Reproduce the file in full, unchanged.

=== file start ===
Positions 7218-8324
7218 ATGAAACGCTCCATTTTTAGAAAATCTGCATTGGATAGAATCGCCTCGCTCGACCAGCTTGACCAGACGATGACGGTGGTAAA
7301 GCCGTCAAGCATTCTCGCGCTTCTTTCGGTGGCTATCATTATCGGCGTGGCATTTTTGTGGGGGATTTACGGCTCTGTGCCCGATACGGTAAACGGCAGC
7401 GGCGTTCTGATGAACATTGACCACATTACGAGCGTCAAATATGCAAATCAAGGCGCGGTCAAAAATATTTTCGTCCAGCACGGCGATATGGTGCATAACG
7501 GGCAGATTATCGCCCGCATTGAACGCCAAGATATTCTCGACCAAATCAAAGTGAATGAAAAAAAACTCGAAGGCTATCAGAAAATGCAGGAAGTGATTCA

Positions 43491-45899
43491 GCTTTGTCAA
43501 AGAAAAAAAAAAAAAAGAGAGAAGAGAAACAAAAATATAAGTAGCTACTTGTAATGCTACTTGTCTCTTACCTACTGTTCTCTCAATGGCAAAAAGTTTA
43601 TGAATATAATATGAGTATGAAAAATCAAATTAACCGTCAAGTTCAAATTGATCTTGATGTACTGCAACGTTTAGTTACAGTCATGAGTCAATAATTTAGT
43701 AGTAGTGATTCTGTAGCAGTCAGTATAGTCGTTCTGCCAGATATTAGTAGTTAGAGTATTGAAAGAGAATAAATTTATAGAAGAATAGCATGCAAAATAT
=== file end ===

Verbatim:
Positions 7218-8324
7218 ATGAAACGCTCCATTTTTAGAAAATCTGCATTGGATAGAATCGCCTCGCTCGACCAGCTTGACCAGACGATGACGGTGGTAAA
7301 GCCGTCAAGCATTCTCGCGCTTCTTTCGGTGGCTATCATTATCGGCGTGGCATTTTTGTGGGGGATTTACGGCTCTGTGCCCGATACGGTAAACGGCAGC
7401 GGCGTTCTGATGAACATTGACCACATTACGAGCGTCAAATATGCAAATCAAGGCGCGGTCAAAAATATTTTCGTCCAGCACGGCGATATGGTGCATAACG
7501 GGCAGATTATCGCCCGCATTGAACGCCAAGATATTCTCGACCAAATCAAAGTGAATGAAAAAAAACTCGAAGGCTATCAGAAAATGCAGGAAGTGATTCA

Positions 43491-45899
43491 GCTTTGTCAA
43501 AGAAAAAAAAAAAAAAGAGAGAAGAGAAACAAAAATATAAGTAGCTACTTGTAATGCTACTTGTCTCTTACCTACTGTTCTCTCAATGGCAAAAAGTTTA
43601 TGAATATAATATGAGTATGAAAAATCAAATTAACCGTCAAGTTCAAATTGATCTTGATGTACTGCAACGTTTAGTTACAGTCATGAGTCAATAATTTAGT
43701 AGTAGTGATTCTGTAGCAGTCAGTATAGTCGTTCTGCCAGATATTAGTAGTTAGAGTATTGAAAGAGAATAAATTTATAGAAGAATAGCATGCAAAATAT